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The Art of Getting Paid

Documenting Your Non-Billable Time

What records you should keep of your non-billable time.

By Frederick Hertz  |  August 10, 2016
Art: Documenting Non-Billable Time

Alex Veresovich/Shutterstock

There is a wide variety of non-billable time in every lawyer’s day. Some of your day is spent in purely administrative tasks, such as setting up files, reviewing and issuing bills, managing your staff, and taking care of your equipment needs. Other non-billable time includes cultivating potential clients and having initial intake conversations with new clients. At other times, you are participating in background educational programs, reading up on current cases and consulting with other attorneys on general issues. And, of course, there is simply unproductive time, whether pleasurable (checking Facebook or gossiping with friends over lunch) or unpleasant (dealing with credit card glitches or a new computer program).    Depending on your efficiency and your staff setup, non-billable time can eat up a quarter or more of every day.

At the other end of the non-billable spectrum is work that is clearly client related, but still not necessarily billable. This can include background research on a topic that you probably should be up to date on already, but aren’t. It can also include time spent talking with experts or colleagues on tangential strategic concerns, or borderline tasks such as resolving conflicts of interest, discussing billing questions, or interviewing potential expert witnesses. And it will likely include time you spent mulling over the case (or rather, worrying about it) on your off-hours or as you fall to sleep.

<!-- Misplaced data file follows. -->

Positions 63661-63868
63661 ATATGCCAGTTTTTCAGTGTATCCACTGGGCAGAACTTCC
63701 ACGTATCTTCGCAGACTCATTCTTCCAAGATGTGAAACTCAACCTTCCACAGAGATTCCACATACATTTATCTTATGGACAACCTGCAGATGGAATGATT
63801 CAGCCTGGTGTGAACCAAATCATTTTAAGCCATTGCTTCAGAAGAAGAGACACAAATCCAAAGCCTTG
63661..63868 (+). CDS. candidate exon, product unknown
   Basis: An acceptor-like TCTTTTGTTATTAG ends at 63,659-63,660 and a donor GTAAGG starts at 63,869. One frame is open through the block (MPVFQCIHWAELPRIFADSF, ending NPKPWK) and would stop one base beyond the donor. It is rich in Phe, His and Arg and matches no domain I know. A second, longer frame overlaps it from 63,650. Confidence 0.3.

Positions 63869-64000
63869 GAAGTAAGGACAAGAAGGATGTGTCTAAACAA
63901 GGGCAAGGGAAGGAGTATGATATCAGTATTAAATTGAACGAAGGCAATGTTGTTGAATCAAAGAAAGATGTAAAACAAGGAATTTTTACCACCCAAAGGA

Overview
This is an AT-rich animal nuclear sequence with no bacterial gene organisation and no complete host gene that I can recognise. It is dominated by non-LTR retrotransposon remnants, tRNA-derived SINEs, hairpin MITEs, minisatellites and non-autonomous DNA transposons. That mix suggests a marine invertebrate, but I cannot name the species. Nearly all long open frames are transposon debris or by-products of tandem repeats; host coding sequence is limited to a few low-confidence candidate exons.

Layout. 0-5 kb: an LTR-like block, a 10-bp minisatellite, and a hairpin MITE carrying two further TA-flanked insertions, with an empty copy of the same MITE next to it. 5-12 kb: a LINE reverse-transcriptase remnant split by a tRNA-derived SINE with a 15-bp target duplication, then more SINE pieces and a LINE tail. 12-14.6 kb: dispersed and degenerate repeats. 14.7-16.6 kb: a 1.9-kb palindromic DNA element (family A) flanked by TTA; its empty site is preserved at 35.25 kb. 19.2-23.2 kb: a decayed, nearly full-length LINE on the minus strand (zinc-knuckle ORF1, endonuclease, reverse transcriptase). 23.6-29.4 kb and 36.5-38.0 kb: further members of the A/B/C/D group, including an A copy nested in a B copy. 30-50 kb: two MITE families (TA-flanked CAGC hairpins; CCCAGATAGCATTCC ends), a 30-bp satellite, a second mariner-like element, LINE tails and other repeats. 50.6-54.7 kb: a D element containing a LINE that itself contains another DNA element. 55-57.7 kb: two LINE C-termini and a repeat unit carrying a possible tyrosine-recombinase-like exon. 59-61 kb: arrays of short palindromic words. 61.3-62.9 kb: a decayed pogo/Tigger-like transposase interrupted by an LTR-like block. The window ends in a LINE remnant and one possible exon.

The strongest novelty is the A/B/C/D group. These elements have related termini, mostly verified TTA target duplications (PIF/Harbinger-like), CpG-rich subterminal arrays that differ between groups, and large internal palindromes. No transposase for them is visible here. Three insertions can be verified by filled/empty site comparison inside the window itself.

Wholly apart from whether any of this time is billable, the question here is what records you should keep of your non-billable time.  It’s not a simple yes-or-no question, and the answer hangs on how you consider the following concerns.

  1. Is there a chance that your client or court is going to challenge your fees later on, or be concerned about how much non-billable time you spent on a matter? If so, then if your work is even vaguely connected to a particular client or case, it’s worth keeping track of the time. Then, if your fees are challenged later on it will be very useful to be able to point to the many unbilled hours you spent on a matter. It will demonstrate that you weren’t greedy in your billing practices, and that you have a clear understanding of what is appropriate when it comes to billing a client. And, if anyone ever questions whether or not you took care of a certain task, you will have the record to show what you did.  Thus, if a task is at all related to a specific case I don’t just record the time—I include it as non-billable time on the client’s bill.